Volume 39, No. 1, Spring 2023
TABLE OF CONTENTS
- Eugene P.A. Schleh: The Mysteries of Africa by Aubrey Nye Hamilton
- Agatha in Africa by Kate Derie
- Cape Town Crime Fiction by Eric Beetner
- John V. C. Wyllie and Dr. Samuel Quarshie by Aubrey Nye Hamilton
- Taking My Imagination on Safari by Annamaria Alfieri
- From Scandi Crime to Sandy Crime by Parker Bilal
- I Was Already a Spy, I Might as Well Write About It by Bryan Christy
- Rift — A Novel About a Journey That Is Still on My Mind by Liza Cody
- Green Snake in Green Grass by Kathy Curnow
- Nkisi by Russell Hill
- A Brutal Love Letter by Akbar Hussain
- Memories of my Father’s Bookshelf by Sylva Nze Ifedigbo
- Corruption in Kenya—The Mystery Is in the Details by Gerald Everett Jones
- Writing on the Continent of Light by Deon Meyer
- A Trip to Egypt by Erica Ruth Neubauer
- My Mystery Writing Life by Stella Oni
- Le Petit Senegal by Paul R. Paradise
- Adventure and Romance in North Africa by Neil S. Plakcy
- From Your Armchair to the Gulf of Guinea: The Case for the African Mystery by Kwei Quartey
- Murder in Africa by Bryony Rheam
- Death by Natural Causes: Creating an African Cozy Short Story by Merrilee Robson
- Vacation, Vacation, Vacation by Wendall Thomas
- Serious Research in Africa by Michael Stanley (Stanley Trollip)
- Africa: The Most Interesting Place I’ve Never Been by N. S. Wikarski
- Mystery in Retrospect: Reviews by Eric Beetner, Aubrey Nye Hamilton, Sandie Herron, Kathy Boone Reel, L.J. Roberts, Craig Sisterson, and Lucinda Surber
- Children’s Hour: African Mysteries by Gay Toltl Kinman
- In Short: Africa by Marv Lachman
- From the Editor’s Desk by Janet A. Rudolph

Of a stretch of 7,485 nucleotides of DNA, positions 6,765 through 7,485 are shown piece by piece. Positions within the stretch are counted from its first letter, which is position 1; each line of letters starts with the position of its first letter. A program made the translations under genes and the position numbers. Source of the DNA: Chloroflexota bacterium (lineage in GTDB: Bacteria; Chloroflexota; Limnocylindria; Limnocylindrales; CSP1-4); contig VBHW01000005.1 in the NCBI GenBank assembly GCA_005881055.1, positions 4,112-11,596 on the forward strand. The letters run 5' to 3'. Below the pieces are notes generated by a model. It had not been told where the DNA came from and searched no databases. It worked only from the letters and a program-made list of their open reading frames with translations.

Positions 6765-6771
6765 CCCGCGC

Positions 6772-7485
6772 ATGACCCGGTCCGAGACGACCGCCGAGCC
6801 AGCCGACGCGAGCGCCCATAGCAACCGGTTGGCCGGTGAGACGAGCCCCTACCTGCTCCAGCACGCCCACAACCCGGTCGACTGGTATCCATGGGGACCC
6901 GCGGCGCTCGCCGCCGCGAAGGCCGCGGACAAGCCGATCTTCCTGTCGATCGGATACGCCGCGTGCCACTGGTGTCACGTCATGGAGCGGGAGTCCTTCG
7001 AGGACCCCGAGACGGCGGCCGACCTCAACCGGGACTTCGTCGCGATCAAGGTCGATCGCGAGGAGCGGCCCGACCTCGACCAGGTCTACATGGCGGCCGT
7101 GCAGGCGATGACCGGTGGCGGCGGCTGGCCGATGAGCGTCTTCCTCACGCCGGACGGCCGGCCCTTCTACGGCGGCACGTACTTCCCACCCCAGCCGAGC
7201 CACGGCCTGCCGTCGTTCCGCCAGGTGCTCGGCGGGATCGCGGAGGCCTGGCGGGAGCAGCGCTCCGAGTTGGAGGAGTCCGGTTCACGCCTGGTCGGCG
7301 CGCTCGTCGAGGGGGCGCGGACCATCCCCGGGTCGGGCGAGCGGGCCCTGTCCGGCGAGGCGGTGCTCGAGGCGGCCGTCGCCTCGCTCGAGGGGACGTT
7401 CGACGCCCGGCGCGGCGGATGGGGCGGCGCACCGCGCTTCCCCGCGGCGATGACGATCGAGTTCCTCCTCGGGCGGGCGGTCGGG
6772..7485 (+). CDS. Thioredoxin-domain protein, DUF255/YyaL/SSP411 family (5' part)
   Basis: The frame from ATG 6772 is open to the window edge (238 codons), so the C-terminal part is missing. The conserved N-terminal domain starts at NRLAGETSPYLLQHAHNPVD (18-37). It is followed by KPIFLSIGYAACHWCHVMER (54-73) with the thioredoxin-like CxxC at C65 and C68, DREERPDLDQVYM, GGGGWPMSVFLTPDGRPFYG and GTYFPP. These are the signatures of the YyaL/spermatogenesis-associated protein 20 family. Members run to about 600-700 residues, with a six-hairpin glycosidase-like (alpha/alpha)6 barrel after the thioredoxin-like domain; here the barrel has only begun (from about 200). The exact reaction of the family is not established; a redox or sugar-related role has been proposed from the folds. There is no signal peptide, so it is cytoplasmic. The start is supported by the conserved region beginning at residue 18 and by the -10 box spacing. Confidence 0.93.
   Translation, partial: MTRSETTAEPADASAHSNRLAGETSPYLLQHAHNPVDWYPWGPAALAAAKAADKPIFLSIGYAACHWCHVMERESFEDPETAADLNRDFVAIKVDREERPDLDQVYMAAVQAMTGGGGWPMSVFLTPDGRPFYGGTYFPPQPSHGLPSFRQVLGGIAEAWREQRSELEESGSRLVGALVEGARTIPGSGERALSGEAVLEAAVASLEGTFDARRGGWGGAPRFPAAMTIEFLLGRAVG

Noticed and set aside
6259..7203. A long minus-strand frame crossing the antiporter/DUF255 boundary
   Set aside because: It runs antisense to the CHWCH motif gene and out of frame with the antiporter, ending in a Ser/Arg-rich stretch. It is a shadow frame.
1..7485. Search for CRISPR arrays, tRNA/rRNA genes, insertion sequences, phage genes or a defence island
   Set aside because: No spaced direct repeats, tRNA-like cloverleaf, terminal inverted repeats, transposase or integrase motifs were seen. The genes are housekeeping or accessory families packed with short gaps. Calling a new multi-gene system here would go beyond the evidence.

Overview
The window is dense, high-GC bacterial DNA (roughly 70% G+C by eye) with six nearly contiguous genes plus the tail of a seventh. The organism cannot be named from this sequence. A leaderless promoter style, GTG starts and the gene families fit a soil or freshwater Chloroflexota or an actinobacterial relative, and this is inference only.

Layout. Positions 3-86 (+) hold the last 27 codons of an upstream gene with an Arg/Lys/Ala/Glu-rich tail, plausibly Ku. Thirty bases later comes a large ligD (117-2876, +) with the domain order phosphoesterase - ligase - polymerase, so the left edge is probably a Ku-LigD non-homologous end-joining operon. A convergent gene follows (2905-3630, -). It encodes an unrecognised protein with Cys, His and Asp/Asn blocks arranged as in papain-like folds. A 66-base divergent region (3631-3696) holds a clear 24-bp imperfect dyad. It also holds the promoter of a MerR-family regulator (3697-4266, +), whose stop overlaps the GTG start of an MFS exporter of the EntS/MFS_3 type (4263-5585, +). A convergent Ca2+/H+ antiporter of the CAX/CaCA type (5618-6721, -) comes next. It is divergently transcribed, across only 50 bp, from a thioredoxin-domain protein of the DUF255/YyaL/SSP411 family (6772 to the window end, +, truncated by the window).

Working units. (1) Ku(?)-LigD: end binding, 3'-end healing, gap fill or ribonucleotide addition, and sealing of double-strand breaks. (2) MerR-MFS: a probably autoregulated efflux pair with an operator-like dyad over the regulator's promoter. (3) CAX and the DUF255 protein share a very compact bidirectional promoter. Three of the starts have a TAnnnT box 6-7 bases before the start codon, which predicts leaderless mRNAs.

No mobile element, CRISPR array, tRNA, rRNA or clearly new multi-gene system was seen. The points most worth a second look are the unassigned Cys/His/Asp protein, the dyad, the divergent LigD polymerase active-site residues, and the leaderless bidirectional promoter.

All my stories have been inspired by places. When, after three South American stand-alones, I decided to write a series, Africa came immediately to mind—totally smitten as I was after two trips there. Leaving the African wilderness after my first visit dealt me a terrible wave of homesickness. Africa, after all, is the birthplace of humanity. All but one of the earliest remains of our hominid ancestors have been found in the Rift Valley, stretching from Ethiopia into South Africa. My conviction is this: when human beings gaze at Africa’s pristine majesty, we know we are home. As a setting of a crime fiction series, Africa—I was certain—would keep me intrigued as no other place could.
But Africa is huge, by far the largest of the continents. Where exactly would I set my stories, and since I write historicals, when?
In those days, a family illness had put my wanderlust on hold; I was seeing Africa only vicariously, at that moment particularly in Out of Africa, both the film and book. That setting, British East Africa (now Kenya) seemed an obvious choice. A dip into research pointed me at 1911—when British missionaries had been there for a few decades, the King’s administrators had taken charge, the railway from Mombasa to Lake Victoria was complete, and Britain was encouraging settlers to move in. Conflict was everywhere. Tribal people had warred with one another for a millennium. The King’s loyal empire builders disdained the missionaries. The missionaries resented the “tin god” administrators. The newly arrived settlers, mostly second-son aristocrats, went around acting as if they were in charge. Perfect, I thought. The people there had lots of reasons to want to kill one another. If I were to set several books in a place, all this conflict would be grist for my mill.